"It opens the door to other illnesses that could affect the animal," said Carmen Cordova, a microbiologist with the Natural Resources Defense Council. "The less healthy an animal's gut, the more likely they are to get sick."
Koci, the poultry science expert at NC State, has done research that suggests probiotics may prove powerful against viral invaders. "When we give probiotics, we see changes in the activity and function of immune cells," he said of his recent work on broiler chickens. Still, he cautioned against making too much of the findings: "Just like in humans, we need to figure out who are the right players -- who needs to be where and when."
The Promise Of Probiotics
As more food producers, including Foster Farms and Tyson Foods, seek to follow Perdue's example in making the switch from antibiotics to something new, and as the U.S. government attempts to make it harder for producers to overuse antibiotics, some biotechnology companies are seeing a potentially lucrative niche. Novozymes, the Danish company, hopes to reach market with its new poultry probiotic within the next 12 months.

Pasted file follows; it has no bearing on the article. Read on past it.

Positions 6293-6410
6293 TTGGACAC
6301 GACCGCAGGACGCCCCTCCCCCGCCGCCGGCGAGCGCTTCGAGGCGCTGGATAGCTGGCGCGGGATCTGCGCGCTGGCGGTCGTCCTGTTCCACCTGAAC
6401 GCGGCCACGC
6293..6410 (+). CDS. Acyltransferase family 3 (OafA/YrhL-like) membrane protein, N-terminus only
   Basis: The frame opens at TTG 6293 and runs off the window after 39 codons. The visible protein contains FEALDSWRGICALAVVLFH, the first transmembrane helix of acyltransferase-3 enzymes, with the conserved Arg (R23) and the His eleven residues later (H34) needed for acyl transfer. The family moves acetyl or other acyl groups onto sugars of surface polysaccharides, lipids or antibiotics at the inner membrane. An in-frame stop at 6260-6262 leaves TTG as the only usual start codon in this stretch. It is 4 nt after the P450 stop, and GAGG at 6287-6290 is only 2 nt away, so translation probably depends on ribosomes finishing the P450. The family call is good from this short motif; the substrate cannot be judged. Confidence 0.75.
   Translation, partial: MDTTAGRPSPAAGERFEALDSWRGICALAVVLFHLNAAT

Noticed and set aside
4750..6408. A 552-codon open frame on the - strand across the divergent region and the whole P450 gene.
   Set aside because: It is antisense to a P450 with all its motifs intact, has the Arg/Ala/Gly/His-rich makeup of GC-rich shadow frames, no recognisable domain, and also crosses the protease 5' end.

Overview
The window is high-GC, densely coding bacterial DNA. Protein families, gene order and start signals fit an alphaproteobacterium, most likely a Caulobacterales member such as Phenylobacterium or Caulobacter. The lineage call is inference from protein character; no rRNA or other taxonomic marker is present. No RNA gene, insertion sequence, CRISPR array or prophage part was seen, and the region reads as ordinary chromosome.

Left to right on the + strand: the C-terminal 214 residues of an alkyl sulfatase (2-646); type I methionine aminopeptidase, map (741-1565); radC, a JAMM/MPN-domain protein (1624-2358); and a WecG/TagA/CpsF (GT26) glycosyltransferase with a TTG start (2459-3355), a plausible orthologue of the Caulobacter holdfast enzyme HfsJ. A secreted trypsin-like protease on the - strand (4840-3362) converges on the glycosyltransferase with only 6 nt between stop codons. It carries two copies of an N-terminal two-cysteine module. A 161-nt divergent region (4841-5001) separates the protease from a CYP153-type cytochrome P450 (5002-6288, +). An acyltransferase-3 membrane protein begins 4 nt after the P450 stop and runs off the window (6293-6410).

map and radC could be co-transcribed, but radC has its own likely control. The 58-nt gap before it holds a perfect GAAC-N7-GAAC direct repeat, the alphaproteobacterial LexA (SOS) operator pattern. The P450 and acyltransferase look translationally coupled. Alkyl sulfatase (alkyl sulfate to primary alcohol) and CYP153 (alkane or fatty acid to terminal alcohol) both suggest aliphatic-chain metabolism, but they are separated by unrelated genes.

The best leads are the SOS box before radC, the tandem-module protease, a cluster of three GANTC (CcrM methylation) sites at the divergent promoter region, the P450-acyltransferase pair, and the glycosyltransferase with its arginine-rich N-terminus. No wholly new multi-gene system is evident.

A probiotic -- especially when combined with so-called prebiotics, or substances that act as food for probiotics -- can help crowd out the bad bugs in a microbiome, explained Helle Warrer Poulsen, vice president of animal health and nutrition for Novozymes.
"By adding good bacteria to the gut of an animal, that animal can use more of its energy to grow and less to fight bad bacteria," she said. "It's a good alternative to enable the phasing-out of antibiotic use for growth promotion."
The bacteria that are used as probiotic organisms may have another advantage, according to researchers, in that they can multiply more efficiently than antibiotic-resistant bugs, which have to use extra energy to maintain their resistance rather than saving it for reproduction.